Pondering the future of an IT Career: Part 2

In Part 1 of this post I’ve shared my assessment of how my career has progressed so far since I joined the IT workforce and I mentioned the things that I like and the ones I don’t. In this post I will expand further on the comments that I mentioned under The Future and* How To Get There* sections.

In those sections I noted that I like working with new technologies and that I really enjoy doing R&D to find the best ways of utilizing technology to solve business problems as well as being passionate about improving things and making them better. In addition, I referred to some of the limitations I’ve faced over my career that I think are preventing me from walking down my desired career path. To address this I posed the question of how this can change, where I pointed out the possibility of pursuing things like Microsoft Certifications.

The Actual Problem

Before I talk more about certifications I first need to establish what I actually view as the problem I’m trying to address. Following on from part 1, in simple terms, the problem is that even though I’ve achieved and learnt a lot over my career in the past few years, I’m not where I want to be.

What Is It That I Want

So given the above – as established from Part 1 of this post – what I need is change. In order to be able to make that change I need to first define what it is I actually want, what is it that I wish to do. I’ve been thinking about this for a while and I think I have some ideas. Here are some of them in no particular order:

1) Work with new Microsoft Technologies

I’ve been interested in Microsoft as a company for a long time and since being involved in the Microsoft Student Partner program while studying at university; I wanted to work with MS technologies. Throughout my career so far I’ve been exposed to various offerings from Microsoft, but as of late, a lot of what I work with is somewhat old. In the developer space, Microsoft – and also other companies/organisations– have been constantly pushing out and adopting new tech and in recent times they have become much faster with new releases …etc. As a result, it becomes very difficult to continue being up to date if one doesn’t have the opportunity to work with the new offerings day to day. This is the reason I think certifications might be a good way to close that gap but can this be a catalyst for change?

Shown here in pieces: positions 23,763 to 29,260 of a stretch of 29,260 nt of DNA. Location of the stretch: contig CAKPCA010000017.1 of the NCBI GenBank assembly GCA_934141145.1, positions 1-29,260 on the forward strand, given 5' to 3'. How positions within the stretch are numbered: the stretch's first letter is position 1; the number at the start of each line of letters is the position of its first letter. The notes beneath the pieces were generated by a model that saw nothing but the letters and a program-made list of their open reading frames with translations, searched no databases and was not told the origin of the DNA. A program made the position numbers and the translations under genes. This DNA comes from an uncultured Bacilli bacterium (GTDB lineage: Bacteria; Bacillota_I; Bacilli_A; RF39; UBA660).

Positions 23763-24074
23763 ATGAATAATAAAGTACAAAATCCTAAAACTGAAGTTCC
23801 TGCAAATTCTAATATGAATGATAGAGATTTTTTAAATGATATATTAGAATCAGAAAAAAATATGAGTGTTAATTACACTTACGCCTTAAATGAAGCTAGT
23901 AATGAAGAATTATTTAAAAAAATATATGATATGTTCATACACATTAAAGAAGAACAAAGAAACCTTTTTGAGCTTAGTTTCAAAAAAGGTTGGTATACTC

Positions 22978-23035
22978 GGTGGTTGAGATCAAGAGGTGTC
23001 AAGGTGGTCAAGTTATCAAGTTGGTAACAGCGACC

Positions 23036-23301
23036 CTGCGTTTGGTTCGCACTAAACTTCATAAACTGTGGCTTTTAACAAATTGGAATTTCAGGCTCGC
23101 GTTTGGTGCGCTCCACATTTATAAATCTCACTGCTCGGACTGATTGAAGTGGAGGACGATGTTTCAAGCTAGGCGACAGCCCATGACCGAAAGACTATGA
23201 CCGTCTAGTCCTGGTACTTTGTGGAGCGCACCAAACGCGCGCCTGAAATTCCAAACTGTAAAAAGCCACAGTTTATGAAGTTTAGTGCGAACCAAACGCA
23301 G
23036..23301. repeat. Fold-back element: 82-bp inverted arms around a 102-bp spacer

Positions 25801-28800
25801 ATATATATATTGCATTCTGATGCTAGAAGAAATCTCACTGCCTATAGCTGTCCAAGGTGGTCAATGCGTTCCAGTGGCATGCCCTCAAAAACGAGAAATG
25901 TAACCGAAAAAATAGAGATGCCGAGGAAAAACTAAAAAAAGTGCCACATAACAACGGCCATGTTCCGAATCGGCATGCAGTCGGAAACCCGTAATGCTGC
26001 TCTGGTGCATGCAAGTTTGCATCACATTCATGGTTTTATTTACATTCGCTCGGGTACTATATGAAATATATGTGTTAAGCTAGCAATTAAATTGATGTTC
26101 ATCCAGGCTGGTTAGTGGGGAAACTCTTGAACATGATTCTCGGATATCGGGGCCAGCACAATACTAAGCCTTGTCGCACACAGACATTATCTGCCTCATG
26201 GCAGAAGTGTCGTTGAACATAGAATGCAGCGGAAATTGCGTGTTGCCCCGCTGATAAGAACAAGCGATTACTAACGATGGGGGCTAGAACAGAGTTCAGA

When it comes to development in the Microsoft space there’s obviously a huge variety of offerings and one cannot know everything. Therefore, if I were to pick some areas I would like to be more involved in specifically I would be choosing the following: Windows Azure/*Web Apps, ALM and possibly also *Windows Store apps. The good thing is, all these topics have certification exams that cover them as can be seen in the latest visual studio developer certifications. The value of new technologies and latest trends is always debatable, but they exist for a reason and in my view, it’s important to be relevant & current.

The question then is, would an investment in these certifications be enough to facilitate the change I’m after? The hard yards can be done but before that, one needs to ensure that they’re going in the right direction, especially when one is self-sponsored. If not, then what else can be done?


Scrum is being increasingly used as a way for agile software project management/lifecycle approach. I’ve been exposed to SCRUM in a previous role and I think that approach makes sense in many ways. However, I’ve never been formally involved in SCRUM and would be interested in being exposed more to that. In saying this, from a knowledge.learning perspective, I believe that SCRUM certifications like Certified SCRUM Master/Developer would tie in well with the Microsoft Visual Studio ALM certificates available. So to me, these make sense to be bundled together.

3) Getting involved

In addition to the interests I’ve mentioned in points 1 & 2, I enjoy attending and being involved as much as I can in technology events. Where possible, I make an effort to attend local user group events, tech conferences …etc. I find these activities/events among the best ways to be familiar with what’s out there. I would love to do more of that on regular basis. That’s a reason I’m keen on change, as due to the way things are at the moment I’m not able to fulfil this interest fully. Work/life balance?

4) Learn, Share & Grow

Last but not least, I enjoy constantly learning, I’m always open for new ideas and for contributing/sharing what I learn and know. This is one of the reasons I maintain this blog, it’s my window to share things I’ve learnt about and to interact with people like you out there. I like to refer to it as my ‘Online Connection’. Recently I haven’t been able to blog as much as I would like but that’s something I’m working on changing.

I also value learning from others’ experiences and from making mistakes as well as learning by demand – when facing challenges/tasks that I don’t know how to resolve and am in pursuit for solutions. This is applicable in the workplace – solving business problems – and outside that too.

When it comes to sharing, I believe that this makes a lot of difference in many ways. From my experiences in the past, I have found that sharing is very valuable for achieving good outcomes. I like to think of it as this: *an idea in your mind is worth nothing when it stays there. If you let it out, it could be worth something. *I have learnt that it pays off to speak up! It has made me appreciate that I’m a good thinker who is capable of adding value. That’s why teams that collaborate well are able to produce good results. Thus, learning and sharing facilitates growth.

Now whether or not the things I mentioned above are sensible and achievable, I guess it depends. I now know that’s what I want/might need to realise my potential but I would be interested to know your thoughts.